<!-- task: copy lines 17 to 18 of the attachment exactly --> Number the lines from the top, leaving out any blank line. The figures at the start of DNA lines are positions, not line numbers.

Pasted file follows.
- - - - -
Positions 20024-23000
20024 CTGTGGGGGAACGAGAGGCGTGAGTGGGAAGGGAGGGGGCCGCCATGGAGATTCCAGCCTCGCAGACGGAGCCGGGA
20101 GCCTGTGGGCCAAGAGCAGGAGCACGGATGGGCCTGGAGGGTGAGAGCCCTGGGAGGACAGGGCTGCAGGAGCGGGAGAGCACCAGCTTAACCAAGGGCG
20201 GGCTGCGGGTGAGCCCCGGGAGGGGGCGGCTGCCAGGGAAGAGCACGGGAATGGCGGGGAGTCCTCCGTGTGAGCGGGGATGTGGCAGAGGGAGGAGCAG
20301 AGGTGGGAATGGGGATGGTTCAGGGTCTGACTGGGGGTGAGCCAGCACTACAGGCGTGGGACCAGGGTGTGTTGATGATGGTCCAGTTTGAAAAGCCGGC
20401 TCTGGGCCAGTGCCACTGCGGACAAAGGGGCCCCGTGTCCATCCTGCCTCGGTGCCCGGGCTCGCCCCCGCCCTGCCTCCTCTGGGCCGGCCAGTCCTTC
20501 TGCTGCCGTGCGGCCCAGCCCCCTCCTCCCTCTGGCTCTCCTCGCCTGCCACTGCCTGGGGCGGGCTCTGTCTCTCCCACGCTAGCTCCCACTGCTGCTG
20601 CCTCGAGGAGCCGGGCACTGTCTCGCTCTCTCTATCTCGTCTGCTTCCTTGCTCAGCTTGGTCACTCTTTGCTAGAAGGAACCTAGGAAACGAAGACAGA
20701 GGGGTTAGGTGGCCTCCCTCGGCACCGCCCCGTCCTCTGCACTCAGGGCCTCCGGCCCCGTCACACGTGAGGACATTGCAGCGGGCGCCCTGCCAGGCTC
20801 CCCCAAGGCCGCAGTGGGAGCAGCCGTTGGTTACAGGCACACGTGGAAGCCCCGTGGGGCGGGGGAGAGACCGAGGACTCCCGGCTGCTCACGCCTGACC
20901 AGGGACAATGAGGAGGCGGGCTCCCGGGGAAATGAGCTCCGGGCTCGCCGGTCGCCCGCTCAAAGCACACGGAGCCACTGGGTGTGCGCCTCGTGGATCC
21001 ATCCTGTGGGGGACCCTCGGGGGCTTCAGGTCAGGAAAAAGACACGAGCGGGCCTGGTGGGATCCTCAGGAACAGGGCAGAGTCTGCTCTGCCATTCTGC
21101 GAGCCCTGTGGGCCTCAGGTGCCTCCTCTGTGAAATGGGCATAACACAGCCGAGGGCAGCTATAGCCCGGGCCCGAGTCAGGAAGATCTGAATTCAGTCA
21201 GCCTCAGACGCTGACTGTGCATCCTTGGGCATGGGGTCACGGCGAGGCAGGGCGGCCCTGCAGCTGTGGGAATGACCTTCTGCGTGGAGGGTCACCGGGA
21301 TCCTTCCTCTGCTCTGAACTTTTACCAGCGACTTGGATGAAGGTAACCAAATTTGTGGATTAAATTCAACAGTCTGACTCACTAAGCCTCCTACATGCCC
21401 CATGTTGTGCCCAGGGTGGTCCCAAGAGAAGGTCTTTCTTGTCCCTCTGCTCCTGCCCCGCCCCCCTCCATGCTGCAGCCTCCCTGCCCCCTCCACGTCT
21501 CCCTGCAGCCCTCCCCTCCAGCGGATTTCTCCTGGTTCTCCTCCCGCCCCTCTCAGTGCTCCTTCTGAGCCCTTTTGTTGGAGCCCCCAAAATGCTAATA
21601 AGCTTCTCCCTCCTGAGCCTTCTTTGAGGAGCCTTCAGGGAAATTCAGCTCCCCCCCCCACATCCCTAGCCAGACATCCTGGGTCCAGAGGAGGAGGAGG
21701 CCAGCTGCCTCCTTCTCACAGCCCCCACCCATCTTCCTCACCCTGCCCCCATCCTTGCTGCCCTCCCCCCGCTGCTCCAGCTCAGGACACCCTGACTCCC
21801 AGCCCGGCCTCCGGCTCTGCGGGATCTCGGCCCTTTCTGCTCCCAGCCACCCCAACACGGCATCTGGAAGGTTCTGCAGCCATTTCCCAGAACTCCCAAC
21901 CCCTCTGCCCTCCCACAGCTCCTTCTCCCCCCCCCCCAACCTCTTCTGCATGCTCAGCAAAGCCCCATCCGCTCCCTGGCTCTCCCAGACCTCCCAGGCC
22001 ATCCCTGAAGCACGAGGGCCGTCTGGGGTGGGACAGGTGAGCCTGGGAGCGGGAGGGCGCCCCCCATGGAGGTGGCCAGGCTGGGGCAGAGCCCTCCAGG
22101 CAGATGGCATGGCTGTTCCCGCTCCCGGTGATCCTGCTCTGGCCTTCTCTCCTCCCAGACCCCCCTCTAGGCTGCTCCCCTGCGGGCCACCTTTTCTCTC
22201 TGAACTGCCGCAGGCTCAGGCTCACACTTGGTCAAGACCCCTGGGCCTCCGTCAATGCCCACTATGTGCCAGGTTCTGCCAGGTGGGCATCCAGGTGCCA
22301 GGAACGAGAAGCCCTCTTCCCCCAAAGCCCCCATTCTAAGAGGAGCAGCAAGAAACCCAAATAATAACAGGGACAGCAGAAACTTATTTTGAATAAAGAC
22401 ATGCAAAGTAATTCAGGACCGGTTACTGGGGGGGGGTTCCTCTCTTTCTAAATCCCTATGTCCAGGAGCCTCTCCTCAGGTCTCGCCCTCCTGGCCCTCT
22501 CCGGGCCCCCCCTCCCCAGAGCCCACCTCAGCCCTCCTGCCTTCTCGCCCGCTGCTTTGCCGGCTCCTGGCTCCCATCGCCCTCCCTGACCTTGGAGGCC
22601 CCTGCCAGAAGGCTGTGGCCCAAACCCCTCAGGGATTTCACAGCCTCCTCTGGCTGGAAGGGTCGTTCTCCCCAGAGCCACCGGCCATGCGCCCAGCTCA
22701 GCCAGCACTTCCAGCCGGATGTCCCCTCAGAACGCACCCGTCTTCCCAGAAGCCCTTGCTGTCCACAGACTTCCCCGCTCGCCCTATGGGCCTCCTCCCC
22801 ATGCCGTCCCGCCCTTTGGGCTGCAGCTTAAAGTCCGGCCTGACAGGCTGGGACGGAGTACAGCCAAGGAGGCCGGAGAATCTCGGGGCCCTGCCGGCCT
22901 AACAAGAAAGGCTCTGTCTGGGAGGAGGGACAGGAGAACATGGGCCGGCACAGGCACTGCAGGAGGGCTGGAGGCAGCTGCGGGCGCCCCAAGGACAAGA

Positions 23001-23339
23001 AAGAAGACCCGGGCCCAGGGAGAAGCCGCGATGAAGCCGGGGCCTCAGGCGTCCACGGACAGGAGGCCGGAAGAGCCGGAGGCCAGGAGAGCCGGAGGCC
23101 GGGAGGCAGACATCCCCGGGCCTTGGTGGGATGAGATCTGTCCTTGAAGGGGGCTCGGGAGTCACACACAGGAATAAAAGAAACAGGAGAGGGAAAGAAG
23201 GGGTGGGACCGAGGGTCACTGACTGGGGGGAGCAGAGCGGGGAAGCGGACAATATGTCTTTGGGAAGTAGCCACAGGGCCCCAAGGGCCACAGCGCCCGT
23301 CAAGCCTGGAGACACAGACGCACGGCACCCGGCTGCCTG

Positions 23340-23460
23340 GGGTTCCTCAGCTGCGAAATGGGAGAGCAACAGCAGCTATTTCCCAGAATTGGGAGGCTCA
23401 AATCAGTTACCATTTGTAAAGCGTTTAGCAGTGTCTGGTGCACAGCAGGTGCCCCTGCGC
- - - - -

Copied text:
21501 CCCTGCAGCCCTCCCCTCCAGCGGATTTCTCCTGGTTCTCCTCCCGCCCCTCTCAGTGCTCCTTCTGAGCCCTTTTGTTGGAGCCCCCAAAATGCTAATA
21601 AGCTTCTCCCTCCTGAGCCTTCTTTGAGGAGCCTTCAGGGAAATTCAGCTCCCCCCCCCACATCCCTAGCCAGACATCCTGGGTCCAGAGGAGGAGGAGG